For the trio of architects, working in a limited palette allows them to reveal the true qualities of the underlying elements. Notes Vincent, “It takes a lot of time to get to that level of detail without all the trim, which is designed to hide flaws. Instead, we’re revealing the simplicity of connections. Space becomes about the people, and we’re not complicating it with an aesthetic. It’s about highlighting things that are more important than a cornice.” Trahan adds that the act of subtraction leads to better architecture. “It’s hard to do, getting all that unseen work to be just perfect,” he explains. “The trick to understanding it is to acknowledge what’s not there.”
Some of the firm’s most impressive technical solutions are designed to go unnoticed, such as a water reclamation system at an equestrian facility in northern Arizona. Grand Canyon Stables, located in the cinder cone speckled Kaibab National Forest, commissioned 180 Degrees to design a plan that would expand its overnight guest quarters and increase its ability to lodge up to 15 horses and kennel the 90 hounds that support its local hunt club.
A main goal of the project was to reclaim, store and reuse enough rainfall and snow gathered from the roofs and groundwater runoff to meet local codes, support an attractive landscape, maintain the animals’ health and keep a mucky facility hygienic. The threat of wildfire was putting a strain on the local well, and the Stables needed to feel secure that they had enough water in reserve.
Though humans, horses and dogs have kept each other company for millennia, little literature exists on best practices for the design of stables and kennels, especially not with present-day innovations in heating and water collection. The amount of washdown water that would come in contact with waste posed some challenges, too. “You can’t just open the Architectural Standards book and find data on how to handle these problems,” Anderson explains. “It’s not compiled anywhere, so we had to figure it out on our own.”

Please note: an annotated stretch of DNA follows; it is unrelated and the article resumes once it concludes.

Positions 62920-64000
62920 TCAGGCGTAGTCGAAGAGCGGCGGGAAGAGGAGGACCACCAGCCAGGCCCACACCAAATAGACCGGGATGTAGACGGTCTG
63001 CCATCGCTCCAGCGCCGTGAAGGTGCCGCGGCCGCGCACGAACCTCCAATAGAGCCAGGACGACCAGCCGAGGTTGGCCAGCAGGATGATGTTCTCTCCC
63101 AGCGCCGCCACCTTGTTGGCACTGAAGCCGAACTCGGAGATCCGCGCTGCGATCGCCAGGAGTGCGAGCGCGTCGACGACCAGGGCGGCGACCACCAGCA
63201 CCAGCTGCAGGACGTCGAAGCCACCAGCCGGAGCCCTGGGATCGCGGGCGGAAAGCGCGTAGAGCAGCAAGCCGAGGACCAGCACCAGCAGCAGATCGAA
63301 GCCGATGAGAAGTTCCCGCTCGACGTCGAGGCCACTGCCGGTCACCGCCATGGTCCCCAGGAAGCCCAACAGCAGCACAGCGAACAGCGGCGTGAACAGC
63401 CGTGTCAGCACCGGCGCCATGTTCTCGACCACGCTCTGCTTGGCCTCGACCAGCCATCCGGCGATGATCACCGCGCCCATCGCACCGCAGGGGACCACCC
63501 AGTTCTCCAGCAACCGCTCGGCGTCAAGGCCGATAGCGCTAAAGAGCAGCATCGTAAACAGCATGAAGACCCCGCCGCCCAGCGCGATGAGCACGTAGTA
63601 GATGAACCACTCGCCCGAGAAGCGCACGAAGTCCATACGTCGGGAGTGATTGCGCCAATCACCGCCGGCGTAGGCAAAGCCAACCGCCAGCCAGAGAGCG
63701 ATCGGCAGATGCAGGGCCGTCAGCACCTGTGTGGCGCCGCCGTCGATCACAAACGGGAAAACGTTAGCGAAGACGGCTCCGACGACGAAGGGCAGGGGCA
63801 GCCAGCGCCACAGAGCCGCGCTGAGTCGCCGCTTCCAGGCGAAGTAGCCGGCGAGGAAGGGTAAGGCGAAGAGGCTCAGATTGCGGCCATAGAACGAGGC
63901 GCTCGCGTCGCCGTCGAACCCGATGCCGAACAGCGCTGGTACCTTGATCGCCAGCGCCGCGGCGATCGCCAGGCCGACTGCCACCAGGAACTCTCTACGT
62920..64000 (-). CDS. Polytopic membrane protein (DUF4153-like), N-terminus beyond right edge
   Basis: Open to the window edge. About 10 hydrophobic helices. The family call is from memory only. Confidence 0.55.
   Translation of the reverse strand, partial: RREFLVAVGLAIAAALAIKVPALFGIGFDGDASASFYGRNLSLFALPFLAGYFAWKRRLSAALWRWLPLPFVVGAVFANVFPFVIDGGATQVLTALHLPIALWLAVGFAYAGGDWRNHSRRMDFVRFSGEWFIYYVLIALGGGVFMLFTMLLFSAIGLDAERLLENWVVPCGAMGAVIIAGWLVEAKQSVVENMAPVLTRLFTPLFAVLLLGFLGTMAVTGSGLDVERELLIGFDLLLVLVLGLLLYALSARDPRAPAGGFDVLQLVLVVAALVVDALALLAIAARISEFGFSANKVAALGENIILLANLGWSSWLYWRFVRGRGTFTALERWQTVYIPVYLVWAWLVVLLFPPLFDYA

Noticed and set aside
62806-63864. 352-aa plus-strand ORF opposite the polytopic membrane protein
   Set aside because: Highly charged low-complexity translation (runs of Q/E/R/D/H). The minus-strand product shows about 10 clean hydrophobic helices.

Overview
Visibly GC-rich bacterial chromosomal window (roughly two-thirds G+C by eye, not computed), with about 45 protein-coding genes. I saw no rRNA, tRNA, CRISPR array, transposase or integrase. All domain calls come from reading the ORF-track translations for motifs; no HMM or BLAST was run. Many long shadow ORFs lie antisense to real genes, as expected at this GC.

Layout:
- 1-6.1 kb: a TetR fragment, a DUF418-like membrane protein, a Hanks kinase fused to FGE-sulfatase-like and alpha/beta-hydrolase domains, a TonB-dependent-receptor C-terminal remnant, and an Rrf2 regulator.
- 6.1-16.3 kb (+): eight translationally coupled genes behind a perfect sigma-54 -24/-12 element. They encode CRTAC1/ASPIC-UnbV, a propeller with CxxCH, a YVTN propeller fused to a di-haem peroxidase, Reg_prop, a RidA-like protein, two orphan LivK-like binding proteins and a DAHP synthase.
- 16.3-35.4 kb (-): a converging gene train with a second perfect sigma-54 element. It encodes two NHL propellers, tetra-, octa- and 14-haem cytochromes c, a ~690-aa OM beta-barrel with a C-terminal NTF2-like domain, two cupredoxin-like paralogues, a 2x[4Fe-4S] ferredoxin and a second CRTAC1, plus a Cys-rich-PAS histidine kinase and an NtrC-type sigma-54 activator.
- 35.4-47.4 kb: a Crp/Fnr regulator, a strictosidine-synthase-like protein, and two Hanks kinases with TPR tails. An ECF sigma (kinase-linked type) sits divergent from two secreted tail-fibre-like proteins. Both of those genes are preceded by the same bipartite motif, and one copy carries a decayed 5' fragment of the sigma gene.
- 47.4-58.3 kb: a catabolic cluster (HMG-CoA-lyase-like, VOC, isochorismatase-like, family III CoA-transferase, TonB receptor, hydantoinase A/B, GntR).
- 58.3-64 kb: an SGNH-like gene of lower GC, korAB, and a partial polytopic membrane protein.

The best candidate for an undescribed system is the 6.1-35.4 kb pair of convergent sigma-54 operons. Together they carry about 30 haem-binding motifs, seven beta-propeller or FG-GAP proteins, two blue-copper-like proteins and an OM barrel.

Following extensive observation and prototyping, Anderson and his team were able to devise a solution in which up to 210,000 gallons of water are collected in three different storage systems—enough for any fire event. Deep eaves with sprinklers integrated into the architecture help maintain a perimeter that protects not only the building but also the creatures inside.
Because the Stables’ staff rotates between indoors to outside throughout the day, much of the facility is not climate-controlled. Anderson focused on mitigating the extremes by integrating heating into many of the concrete surfaces under hooves and paws to maintain a more constant temperature in the stables and kennel. It also deters the build-up of ice. Clerestory windows high above the horses’ stalls let in natural light and can be vented to cool down the open space in the summer.
“It’s exciting to take on project types that you’re not familiar with, especially those outside of normal convention.”
—John Anderson, architect
The last objective of the renovation was to provide creature comforts for the human visitors. A breezeway connecting the arena and guest house, which is perched atop a second-story wing overlooking the forested landscape, provides functional space for social gatherings and barbecues. The lodging is finished with practical materials, such as easy-to-maintain concrete flooring, rustic wood furnishings and durable leather seating.
“We’d definitely do a project like this again. We’re much more knowledgeable about the technical aspects now,” Anderson remarks. “The learning curve is behind us.”
As the firm celebrated its 19th year at the end of 2019, Anderson reflects on the quality and innovation of its work and the honors it has received. “It’s pretty humbling. We do good work for ourselves,” he says, “but when other people you look up to in the Valley appreciate what you’re doing, that feels good.”
Architects: John Anderson, James Trahan and Troy Vincent, 180 Degrees Design + Build.
For more information, see Sources.